We know the recent holiday season had seen record online purchasing, with the major delivery carriers struggling to maintain shipment scheduling normalcy.  At the same time, online retailers are faced with increasing competition, and gold-standard service from companies like Zappos and Amazon.  So, in some instances, their response to service glitches has been what might be described as over-response.  Here is a case in point.

To get my point across, I’ll keep in context with the holiday online purchasing theme (something we can all relate to & perhaps, are just getting over)! … A customer ordered two pairs of jeans online from a specialty retailer during the pre-Christmas promotional period.  The special promotion from this retailer called for free two day shipment to be delivered before Christmas, instead of the usually much longer time frame for receiving the purchase (after Christmas).

Two days after ordering, and not having received her purchase, she checked her confirmation email and discovered via the tracking number that the shipment was actually scheduled for regular ground delivery, not the expedited delivery that was promised.  A change had been requested by the retailer but denied by the shipper.  She immediately went to the Contact Us page on the retailer’s website; and it stated that, due to overwhelming demand on the site, customers should please email, rather than call, the department, and there would be quick response to her query.   She then emailed customer service.

Even though the retailer’s customer service department advised a 24 hour turnaround for a response, no information was received for days.  When an email from the retailer finally arrived in her inbox, the message stated that the retailer could not be held responsible for the customer’s choice of shipping.  Reading this, the customer was angry, of course, because the shipment method was a key part of the promotion; and she replied by threatening to bring the situation to the attention of the company’s president.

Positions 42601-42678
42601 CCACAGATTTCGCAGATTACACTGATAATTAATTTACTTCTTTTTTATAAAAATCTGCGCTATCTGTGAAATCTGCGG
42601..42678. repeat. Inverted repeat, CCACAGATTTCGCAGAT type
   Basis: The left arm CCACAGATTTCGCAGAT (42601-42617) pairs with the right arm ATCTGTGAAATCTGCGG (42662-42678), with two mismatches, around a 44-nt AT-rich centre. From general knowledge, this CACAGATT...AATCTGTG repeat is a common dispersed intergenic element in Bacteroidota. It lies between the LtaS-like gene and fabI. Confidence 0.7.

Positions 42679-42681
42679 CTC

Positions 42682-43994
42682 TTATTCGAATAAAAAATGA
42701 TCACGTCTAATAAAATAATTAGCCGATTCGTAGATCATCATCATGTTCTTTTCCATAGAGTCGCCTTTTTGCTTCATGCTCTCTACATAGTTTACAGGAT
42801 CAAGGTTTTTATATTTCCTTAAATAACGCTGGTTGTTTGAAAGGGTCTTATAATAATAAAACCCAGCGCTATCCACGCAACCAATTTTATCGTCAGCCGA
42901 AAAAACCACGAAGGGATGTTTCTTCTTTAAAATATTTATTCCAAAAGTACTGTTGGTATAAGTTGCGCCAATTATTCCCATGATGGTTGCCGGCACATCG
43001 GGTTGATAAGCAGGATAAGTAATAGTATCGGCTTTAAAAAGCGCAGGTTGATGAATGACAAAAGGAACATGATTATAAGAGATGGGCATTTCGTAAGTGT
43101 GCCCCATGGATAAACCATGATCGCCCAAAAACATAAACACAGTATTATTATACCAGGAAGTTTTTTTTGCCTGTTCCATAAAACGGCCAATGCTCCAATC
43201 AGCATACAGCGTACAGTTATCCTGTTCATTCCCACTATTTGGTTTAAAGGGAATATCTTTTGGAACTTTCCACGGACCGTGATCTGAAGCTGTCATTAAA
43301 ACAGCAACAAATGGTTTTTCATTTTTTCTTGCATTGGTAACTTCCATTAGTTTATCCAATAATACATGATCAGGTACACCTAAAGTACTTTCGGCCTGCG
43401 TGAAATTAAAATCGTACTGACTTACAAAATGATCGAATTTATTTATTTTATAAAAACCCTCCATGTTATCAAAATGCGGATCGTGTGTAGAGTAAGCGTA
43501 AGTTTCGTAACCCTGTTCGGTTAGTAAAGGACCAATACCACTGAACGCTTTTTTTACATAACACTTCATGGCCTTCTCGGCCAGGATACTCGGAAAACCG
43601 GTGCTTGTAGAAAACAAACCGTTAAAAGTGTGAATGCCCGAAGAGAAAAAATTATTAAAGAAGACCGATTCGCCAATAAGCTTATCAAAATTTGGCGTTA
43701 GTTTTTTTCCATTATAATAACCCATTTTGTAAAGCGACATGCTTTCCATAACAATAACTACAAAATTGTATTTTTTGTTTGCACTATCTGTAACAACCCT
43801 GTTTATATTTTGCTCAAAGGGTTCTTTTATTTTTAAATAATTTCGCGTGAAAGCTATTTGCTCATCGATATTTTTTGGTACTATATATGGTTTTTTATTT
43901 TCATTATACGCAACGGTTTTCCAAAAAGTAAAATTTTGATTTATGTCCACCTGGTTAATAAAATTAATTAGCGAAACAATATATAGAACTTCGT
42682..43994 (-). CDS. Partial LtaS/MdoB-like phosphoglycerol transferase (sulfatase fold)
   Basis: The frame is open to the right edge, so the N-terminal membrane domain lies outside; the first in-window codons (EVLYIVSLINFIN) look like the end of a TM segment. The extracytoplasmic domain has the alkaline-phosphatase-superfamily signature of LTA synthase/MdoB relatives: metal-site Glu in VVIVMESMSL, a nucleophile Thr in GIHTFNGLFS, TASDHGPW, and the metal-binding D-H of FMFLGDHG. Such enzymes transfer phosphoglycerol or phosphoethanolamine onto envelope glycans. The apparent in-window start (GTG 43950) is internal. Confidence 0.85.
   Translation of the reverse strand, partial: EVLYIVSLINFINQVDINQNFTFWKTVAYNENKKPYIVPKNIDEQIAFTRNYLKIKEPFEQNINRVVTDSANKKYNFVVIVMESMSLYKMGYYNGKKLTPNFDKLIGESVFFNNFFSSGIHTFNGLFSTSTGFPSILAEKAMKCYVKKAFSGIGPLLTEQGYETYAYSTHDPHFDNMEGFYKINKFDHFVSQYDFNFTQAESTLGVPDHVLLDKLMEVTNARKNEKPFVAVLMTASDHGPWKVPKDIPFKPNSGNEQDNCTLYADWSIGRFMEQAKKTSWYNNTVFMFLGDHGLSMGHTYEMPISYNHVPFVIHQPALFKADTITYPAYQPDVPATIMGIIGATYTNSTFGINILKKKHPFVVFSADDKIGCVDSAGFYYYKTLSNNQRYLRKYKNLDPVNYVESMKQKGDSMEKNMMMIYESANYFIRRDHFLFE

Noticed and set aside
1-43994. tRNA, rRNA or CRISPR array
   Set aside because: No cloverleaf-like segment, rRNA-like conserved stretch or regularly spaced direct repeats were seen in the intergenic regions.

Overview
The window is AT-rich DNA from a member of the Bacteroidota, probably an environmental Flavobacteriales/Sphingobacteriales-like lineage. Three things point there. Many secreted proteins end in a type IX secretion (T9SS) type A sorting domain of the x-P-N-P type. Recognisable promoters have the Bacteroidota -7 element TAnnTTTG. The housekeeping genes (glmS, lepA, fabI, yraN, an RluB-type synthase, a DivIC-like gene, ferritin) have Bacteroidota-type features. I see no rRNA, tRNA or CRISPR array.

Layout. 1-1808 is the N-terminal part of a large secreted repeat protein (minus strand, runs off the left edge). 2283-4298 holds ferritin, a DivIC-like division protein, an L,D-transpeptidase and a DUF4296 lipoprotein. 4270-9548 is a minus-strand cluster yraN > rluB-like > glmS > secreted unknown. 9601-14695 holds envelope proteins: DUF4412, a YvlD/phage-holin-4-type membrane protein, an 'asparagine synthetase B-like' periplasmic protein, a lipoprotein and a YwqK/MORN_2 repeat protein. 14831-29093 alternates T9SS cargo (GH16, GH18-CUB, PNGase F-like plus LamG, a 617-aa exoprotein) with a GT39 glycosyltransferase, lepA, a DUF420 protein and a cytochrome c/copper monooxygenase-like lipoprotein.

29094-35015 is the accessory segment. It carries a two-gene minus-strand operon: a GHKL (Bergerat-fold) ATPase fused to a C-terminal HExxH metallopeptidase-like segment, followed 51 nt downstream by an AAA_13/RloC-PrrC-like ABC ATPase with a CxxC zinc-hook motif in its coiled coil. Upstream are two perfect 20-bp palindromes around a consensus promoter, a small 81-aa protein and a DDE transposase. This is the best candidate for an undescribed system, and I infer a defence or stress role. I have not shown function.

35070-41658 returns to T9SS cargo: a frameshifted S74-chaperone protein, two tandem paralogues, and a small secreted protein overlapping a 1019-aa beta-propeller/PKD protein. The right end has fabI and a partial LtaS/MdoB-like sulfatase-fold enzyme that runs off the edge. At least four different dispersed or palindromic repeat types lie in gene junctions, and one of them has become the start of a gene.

Later, the customer received a telephone call from a senior customer support manager, who told her that, in addition to being given a $200 gift certificate for future shopping, her original jeans purchase was now free, as a show of good faith and apology for the error; and she was given instructions as to how the gift certificate was to be redeemed. When the customer asked if there was a reason for what had happened,  it was explained that their online orders default automatically to ground shipping and it is the customer’s responsibility to choose 2nd day air if so desired.  When the customer pointed out that 2nd day air was the retailer’s promotion at the time, the representative admitted that it was a system’s error and would be corrected in the future.

Instead of feeling grateful and bonded to the online jeans retailer, the customer now feels overwhelmed and confused.  She’ll use the gift certificate, of course, but doesn’t know if this degree of customer recovery has made her feel more or less loyal to the retailer.  And, by the way, she finally received her order late last year, missing Christmas 2013 – but early for Christmas this year!

What do you think?  Was this appropriate customer recovery, designed to reverse a negative customer experience…or overkill?

When Does Customer Service Experience Recovery Become Overkill, Potentially Undermining Future Loyalty Behavior? by Michael Lowenstein

Michael Lowenstein provides strategic consulting, research design and in-depth, leading-edge analysis that helps clients deliver outstanding business results through deeper customer experience, communication, relationship, employee and brand equity insights. Beyond Philosophy provide consulting, specialised research & training from our Global Headquarters in Tampa, Florida, USA.